Teather announces greater flexibility on early education entitlement
Wednesday, July 6, 2011
Parents of three- and four-year-olds will be given more flexibility over how to use their free entitlement to early education under proposals announced by the children's minister.
The plans, which will be put out for consultation in the autumn, will mean parents can access the free hours for their children between 7am and 7pm and receive the full 15-hour entitlement over a minimum of two days as opposed to the current restriction of three.
In addition £30m will be made available for up to 30 local authorities to trial payment-by-results schemes in children’s centres. Children’s centres are also to be given a stronger focus on school readiness and there will be a new requirement for all local authorities to publish data on how much they are spending on children’s centres.
To give parents a greater say in the running of children’s centres, ministers are also proposing that mutuals and co-operative approaches be adopted for children’s centres.
Announcing the plans, Sarah Teather said: "We want a system where every child can thrive, regardless of their social background. If we are to tackle the attainment gap and raise life chances, we must start in the earliest years.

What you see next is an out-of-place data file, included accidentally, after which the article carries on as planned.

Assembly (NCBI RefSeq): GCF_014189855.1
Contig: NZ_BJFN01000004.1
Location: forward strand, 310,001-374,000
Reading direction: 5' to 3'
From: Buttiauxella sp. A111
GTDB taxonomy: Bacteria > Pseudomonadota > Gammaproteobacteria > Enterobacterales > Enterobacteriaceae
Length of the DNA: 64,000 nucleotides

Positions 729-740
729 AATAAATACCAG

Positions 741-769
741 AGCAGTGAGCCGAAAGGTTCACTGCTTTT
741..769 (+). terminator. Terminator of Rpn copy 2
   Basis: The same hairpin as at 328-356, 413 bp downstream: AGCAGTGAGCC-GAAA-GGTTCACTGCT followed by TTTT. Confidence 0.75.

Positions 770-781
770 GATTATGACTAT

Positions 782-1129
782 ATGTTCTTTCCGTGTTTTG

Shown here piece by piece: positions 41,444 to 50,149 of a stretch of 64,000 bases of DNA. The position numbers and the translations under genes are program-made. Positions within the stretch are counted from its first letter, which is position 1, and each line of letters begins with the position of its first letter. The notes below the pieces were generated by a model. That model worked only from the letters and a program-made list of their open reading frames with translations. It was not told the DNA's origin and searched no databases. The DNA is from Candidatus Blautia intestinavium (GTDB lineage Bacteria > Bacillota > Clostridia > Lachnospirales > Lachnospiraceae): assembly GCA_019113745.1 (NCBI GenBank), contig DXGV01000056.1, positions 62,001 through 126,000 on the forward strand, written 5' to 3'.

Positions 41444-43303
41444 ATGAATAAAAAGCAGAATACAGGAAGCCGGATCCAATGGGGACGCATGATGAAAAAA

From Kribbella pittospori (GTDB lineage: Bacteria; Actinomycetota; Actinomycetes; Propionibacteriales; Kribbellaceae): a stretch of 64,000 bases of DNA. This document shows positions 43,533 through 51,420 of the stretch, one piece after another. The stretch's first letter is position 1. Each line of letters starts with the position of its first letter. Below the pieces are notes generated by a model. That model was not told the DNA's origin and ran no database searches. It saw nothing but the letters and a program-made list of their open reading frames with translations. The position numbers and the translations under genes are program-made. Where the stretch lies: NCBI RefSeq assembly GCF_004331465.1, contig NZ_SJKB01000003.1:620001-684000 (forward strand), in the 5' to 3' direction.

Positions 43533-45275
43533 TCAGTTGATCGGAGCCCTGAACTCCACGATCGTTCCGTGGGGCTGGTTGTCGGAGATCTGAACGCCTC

"Children’s centres are where much of this work takes place. That’s why we are looking at how to give parents more say in the running of their local children’s centre. This could be through governing bodies, or a co-operative approach where parents are involved in day-to-day decisions.
"We want to make sure parents get the help and support they need to bring up their children and balance work and family life. Proposed changes to the free entitlement hours will help make sure more children can benefit from early education and parents can juggle their working hours more effectively."
The government has also announced that it will accept the recommendations set out in Dame Clare Tickell’s review and slim down the Early Years Foundation Stage framework by reducing the number of early learning goals from 69 to 17. Acting on Tickell’s recommendations, the early years curriculum will focus on three areas: personal, social and emotional development; communication and language; and physical development.
Ministers have also accepted that there needs to be more transparency for parents and have set out a requirement for all early years settings to inform parents of the results of a new check for all two-year-olds that aim to pick up on a child’s development or special educational needs.
Tickell said: "I am very pleased that the government has accepted the recommendations of my review in such a comprehensive way. As well as the agreement to slim down the bureaucracy, I know that the decision to support my recommendation for a check for all two-year-olds will make a real difference.
"We now have a golden opportunity to identify not only any potential developmental and special educational needs children have, but crucially to help parents who need additional support too."
The revised framework will come into force from September 2012.